The odd notion that naturalized Americans would vote for candidates favoring open borders, the diminished rule of law, less respect for the flag, is misplaced. Watch this cohort – in response to candidates pushing policies followed in countries they escaped – to surprise the liberals.
Then consider this. The 2020 cycle will see more eligible Hispanic (13 percent) and Black (12 percent) voters, even as the electorate remains – by self-identification – 66.7 percent white. Each of those numbers is revealing. While white voters skew older, vote more regularly, and tip conservative, an increasing number of Hispanic and Black voters – for the first time in several generations – are skewing conservative based on economic and value issues.
Thus, as reported in late 2019, an Emerson poll recorded a giant bump for Trump among both Hispanic and Black voters – 38 percent of Hispanics and 35 percent of Blacks are in Trump’s corner. These are astounding numbers, reinforcing the idea that Trump’s economic, social, and security policies are resonating with all Americans.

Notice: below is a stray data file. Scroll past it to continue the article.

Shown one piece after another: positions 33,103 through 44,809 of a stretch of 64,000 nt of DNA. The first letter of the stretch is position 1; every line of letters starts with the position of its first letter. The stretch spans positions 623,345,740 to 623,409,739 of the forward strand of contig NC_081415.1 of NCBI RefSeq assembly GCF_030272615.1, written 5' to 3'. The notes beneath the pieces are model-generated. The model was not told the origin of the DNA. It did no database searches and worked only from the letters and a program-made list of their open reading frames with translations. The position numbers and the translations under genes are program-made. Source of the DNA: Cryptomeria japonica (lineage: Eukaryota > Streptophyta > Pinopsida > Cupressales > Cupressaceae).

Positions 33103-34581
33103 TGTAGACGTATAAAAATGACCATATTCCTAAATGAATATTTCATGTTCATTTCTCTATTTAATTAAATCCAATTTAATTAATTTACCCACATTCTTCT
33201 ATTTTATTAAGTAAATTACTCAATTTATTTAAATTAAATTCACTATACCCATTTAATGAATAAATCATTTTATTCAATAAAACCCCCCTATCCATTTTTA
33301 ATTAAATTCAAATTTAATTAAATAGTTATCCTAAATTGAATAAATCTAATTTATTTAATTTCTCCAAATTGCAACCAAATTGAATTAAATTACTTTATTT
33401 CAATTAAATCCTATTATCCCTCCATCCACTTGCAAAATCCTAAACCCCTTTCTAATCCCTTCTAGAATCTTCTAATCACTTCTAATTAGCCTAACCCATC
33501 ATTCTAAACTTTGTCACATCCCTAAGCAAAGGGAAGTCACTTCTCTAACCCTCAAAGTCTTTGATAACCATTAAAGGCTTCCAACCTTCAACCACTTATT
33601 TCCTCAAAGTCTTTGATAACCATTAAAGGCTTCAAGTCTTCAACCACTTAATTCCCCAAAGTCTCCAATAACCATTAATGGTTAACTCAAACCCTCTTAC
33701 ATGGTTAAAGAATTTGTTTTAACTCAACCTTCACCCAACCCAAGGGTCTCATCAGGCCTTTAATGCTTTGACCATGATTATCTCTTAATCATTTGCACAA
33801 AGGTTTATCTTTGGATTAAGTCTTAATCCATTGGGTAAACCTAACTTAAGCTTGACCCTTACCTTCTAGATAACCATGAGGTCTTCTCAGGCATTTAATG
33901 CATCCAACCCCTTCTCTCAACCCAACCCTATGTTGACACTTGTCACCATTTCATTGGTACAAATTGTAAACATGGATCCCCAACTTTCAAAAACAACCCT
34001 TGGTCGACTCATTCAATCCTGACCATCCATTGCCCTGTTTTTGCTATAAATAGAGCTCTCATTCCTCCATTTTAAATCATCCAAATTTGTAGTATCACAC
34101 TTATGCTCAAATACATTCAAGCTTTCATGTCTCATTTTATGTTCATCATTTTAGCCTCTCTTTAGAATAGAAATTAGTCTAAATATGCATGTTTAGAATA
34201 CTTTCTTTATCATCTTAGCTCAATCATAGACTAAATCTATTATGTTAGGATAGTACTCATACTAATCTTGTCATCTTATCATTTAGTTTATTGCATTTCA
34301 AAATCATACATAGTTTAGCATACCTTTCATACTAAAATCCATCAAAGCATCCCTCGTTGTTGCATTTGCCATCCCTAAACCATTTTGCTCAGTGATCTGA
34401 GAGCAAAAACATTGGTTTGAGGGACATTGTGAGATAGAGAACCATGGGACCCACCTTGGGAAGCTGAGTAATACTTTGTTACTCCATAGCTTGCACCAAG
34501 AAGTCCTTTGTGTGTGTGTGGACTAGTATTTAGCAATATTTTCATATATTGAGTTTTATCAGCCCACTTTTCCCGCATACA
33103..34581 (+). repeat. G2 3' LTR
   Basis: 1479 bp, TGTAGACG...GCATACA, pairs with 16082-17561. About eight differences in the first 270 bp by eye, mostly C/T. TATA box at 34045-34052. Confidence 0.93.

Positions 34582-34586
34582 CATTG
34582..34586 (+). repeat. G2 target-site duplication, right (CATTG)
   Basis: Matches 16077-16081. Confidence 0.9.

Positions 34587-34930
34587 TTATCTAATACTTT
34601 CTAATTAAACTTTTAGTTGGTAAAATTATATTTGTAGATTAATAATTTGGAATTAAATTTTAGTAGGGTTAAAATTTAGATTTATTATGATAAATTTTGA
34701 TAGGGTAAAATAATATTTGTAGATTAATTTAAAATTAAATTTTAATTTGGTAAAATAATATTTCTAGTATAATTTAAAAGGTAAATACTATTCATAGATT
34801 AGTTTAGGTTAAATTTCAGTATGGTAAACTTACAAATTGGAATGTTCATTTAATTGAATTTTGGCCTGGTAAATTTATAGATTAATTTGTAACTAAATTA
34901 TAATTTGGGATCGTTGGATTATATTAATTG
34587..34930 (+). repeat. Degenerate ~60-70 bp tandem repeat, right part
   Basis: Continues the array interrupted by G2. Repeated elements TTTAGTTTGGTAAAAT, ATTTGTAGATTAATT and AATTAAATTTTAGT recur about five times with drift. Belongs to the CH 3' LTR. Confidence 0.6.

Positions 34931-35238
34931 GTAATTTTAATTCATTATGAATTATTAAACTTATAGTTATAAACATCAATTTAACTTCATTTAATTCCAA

Competing counter-narratives notwithstanding, socio-economic indicators are causing minorities to drift away from Democratic entitlement programs, directly into the mainstream of American achievement. Just as Ronald Reagan realigned “Blue Collar Democrats” in 1984 – opening wider the door to upwardly mobile, limiting government – Trump is realigning the demographic map.
Net-net, tectonic plates are shifting. Anyone who looks away from these shifts is sure to be surprised. Older Americans are growing in number, more inclined to vote, and tipping increasingly conservative, reinforced by smaller but significant cohorts – including minorities and naturalized Americans.
What will 2020 bring? That remains an open question, of course. Americans who care – who are civically-inclined, regardless of age – must vote to make the difference. But one fact sure to animate both parties, and not missed by the Trump White House, is that older Americans are becoming a powerful electoral force. By all accounts, the tide is turning – and may soon be rushing on.